Central Michigan University employment services offers 5,500 students wages, 'learning opportunity' through work


img_1263

Kingsford senior Elijah Martonen takes photos of construction being done in the Fabiano Botanical Gardens on July 21, 2017. Martonen works for the Office of Plant Engineering and Planning as part of a work study program for his engineering degree.


While many of her friends headed home for the summer, Grayling senior Elle Smith stayed in Mount Pleasant to work in the landscaping department of Central Michigan University's Facilities Management Administration.

"I really like the job," Smith said. "I get to work outside, it's good exercise and its a nice break from school for my brain."

Of the 5,500 students hired by the university each fiscal year, between 800 and 1,200 of those will be freshman and first-year transfer students, said  Jon Goodwin, manager of student employment services. 

Goodwin said the most effective way is to approach departments you would like to work for in person, even if they do not have a job posting.

"There may be many reasons a department doesn’t have a job posting out online. " Goodwin said. "If someone does walk in and ask for a job without seeing a posting, that tells you something about that person. It can show that they’re a go-getter and that they're anxious to work, and we encourage students to put themselves out there that way."

Job seekers can also visit the Student Employment Services website, click on the current vacant positions, click the academic year, read the job postings and follow directions on how to apply. 

St. Johns junior Brady Cramer is one of the many students to find employment through the website. Cramer had wanted to work at a library for a long time, applying for several positions at the Park Library before landing a job in the access service department as a check-out assistant.

"I've spent so much time at this library, and I'm also going into higher ed administration, so I wanted to work at the university to get some experience with that," Cramer said. 

Campus Dining employs the bulk of students with on-campus jobs each year. It is the only department that asks students to apply online instead of walking in. With the exception of that department, Goodwin said a majority of students are hired by departments after making an in-person appearance.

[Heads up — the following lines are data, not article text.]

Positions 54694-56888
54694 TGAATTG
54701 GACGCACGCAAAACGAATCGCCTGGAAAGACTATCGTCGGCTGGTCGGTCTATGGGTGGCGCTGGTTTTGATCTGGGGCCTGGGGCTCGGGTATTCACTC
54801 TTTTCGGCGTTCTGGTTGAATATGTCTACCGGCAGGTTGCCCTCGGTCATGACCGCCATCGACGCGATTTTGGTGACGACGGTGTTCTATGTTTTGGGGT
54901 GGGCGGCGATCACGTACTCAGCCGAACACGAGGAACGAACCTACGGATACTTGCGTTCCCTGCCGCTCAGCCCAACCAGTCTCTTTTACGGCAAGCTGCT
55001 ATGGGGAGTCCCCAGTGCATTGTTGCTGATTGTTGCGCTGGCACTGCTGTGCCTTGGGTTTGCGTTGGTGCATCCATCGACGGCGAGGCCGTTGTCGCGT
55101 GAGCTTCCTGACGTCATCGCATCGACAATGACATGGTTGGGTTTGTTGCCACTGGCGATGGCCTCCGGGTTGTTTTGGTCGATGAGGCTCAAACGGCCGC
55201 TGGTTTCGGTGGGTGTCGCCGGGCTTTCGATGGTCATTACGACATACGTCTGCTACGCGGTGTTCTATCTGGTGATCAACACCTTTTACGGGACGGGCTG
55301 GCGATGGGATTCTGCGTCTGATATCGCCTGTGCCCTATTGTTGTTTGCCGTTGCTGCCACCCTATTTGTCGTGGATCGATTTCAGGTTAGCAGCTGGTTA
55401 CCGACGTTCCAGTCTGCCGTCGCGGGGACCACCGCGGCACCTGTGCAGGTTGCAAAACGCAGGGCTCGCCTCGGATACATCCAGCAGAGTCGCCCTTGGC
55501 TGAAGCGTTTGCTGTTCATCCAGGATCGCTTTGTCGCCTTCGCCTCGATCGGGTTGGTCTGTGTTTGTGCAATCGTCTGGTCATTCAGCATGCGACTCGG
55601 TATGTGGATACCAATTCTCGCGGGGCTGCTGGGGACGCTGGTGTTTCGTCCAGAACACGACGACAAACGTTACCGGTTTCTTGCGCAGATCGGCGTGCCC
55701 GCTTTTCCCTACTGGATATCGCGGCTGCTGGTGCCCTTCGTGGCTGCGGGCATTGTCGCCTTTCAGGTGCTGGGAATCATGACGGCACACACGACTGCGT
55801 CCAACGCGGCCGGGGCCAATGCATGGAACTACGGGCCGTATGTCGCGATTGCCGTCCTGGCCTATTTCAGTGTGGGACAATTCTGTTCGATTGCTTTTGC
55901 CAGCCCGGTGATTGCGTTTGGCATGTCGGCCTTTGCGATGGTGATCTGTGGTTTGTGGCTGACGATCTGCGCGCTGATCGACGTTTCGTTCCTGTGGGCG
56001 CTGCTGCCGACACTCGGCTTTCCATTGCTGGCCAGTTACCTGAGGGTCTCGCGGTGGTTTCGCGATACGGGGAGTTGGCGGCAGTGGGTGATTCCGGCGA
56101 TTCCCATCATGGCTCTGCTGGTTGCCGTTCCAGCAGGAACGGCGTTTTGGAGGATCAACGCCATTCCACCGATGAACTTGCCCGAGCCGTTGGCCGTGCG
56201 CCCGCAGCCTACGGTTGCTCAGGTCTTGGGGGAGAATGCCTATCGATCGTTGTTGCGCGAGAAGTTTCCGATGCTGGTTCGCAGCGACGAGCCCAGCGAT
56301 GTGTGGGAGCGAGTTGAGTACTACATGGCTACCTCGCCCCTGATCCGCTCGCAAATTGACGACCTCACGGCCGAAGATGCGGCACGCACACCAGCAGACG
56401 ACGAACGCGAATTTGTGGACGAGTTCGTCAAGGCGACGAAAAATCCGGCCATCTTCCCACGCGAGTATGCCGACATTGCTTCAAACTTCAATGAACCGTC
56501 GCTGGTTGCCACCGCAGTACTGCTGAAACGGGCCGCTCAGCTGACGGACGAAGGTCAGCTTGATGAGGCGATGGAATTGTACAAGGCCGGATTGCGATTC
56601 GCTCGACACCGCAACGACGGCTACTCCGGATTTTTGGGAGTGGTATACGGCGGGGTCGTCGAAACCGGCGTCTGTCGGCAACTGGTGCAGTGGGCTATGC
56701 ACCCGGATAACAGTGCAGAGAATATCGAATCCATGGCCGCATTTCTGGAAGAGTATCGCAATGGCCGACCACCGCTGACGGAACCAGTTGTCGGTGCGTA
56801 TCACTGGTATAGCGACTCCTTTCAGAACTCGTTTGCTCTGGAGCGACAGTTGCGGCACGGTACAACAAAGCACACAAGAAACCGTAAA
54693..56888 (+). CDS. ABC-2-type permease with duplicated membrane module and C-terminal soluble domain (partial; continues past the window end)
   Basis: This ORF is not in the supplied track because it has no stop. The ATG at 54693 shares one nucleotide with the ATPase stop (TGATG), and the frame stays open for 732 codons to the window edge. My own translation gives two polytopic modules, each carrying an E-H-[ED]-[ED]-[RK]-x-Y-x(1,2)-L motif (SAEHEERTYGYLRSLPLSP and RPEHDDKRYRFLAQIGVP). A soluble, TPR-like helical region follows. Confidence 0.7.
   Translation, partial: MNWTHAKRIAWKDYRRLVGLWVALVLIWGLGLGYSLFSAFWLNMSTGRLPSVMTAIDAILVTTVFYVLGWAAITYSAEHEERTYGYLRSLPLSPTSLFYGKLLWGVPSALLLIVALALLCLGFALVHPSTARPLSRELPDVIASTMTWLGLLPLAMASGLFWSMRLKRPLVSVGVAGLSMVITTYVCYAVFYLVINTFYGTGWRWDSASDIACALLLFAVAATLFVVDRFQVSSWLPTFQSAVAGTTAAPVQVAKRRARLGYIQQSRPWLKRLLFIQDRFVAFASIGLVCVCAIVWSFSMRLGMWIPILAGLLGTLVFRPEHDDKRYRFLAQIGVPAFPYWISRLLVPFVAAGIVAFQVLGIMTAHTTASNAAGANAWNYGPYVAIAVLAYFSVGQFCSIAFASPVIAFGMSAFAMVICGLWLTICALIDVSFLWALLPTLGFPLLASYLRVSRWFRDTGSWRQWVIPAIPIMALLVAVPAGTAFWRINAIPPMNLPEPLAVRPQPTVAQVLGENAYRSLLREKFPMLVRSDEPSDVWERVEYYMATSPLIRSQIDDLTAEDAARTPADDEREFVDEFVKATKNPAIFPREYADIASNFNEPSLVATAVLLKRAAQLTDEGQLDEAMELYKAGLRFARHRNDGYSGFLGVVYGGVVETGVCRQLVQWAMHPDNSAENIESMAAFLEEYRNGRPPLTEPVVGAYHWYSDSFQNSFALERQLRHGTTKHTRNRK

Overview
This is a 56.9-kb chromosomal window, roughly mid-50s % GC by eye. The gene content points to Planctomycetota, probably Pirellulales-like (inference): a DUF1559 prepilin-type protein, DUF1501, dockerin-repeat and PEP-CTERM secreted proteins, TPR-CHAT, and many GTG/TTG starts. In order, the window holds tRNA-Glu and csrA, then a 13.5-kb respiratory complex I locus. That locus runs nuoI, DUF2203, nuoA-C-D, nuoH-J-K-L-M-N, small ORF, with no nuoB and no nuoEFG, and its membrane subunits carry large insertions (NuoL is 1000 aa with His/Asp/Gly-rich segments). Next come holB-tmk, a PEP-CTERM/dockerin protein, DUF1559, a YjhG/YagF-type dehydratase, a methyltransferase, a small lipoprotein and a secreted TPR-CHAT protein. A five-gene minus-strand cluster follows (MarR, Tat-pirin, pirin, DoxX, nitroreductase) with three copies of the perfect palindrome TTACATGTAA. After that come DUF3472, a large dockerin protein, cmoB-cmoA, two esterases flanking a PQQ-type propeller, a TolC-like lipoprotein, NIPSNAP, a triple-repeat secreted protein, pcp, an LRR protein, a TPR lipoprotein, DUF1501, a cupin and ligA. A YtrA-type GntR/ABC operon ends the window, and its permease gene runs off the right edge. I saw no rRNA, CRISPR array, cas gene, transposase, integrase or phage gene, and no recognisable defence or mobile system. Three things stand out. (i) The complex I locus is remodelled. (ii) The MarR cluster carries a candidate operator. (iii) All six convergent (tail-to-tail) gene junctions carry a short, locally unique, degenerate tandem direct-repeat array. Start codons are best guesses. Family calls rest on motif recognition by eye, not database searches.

Students searching for a job are encouraged to go to the department they are interested in, ask for the person who does the hiring, introduce themselves and simply say they want to work for them.

"Most students get their jobs that way," Goodwin said. "It's not that they shouldn't use the job postings page, but it's just important to be aware that there are other options. Sometimes getting a job means using connections you already have within a department, or making that first impression face to face."

Student employees played a significant role in the recovery process after CMU was hit by flooding. When the university closed its campus June 23 due to the flooding, some 75 student employees were called in to assist clean-up and restoration efforts. 

Employees from facilities management, residence life, university recreation, facilities operations, grounds, skilled trades and more will continue to help with the recovery process until the fall semester begins. 

You're hired, now what?

Students, with the exception of international students, are limited to working a maximum of 50 hours per each two-week pay period during the fall and spring semesters. International students are limited to working 20 hours per week.

Students working campus jobs during the summer are limited to a maximum of 80 hours per pay period. There are eight bi-weekly pay periods during the summer, beginning with the week that includes the start of summer classes. Goodwin said there are usually 1,500 to 1,800 students who work campus jobs in the summer.

Employees working multiple jobs on campus are expected to self-monitor their total hours worked per pay period, combined for all jobs they work, to ensure they do not exceed the limits.

According to the CMU Human Resources page for Frequently Asked Questions on the work hour limitations, it is necessary to limit the number of hours non-benefit eligible employees are permitted to work to ensure compliance with Affordable Care Act.

For more information on finding a job on campus, visit the Student Employment Services page.


About McKenzie Sanderson

McKenzie Sanderson is the Sports Editor at Central Michigan Life. She is a senior at Central ...

View Posts by McKenzie Sanderson →


Comments powered by Disqus

Please note All comments are eligible for publication in Central Michigan Life.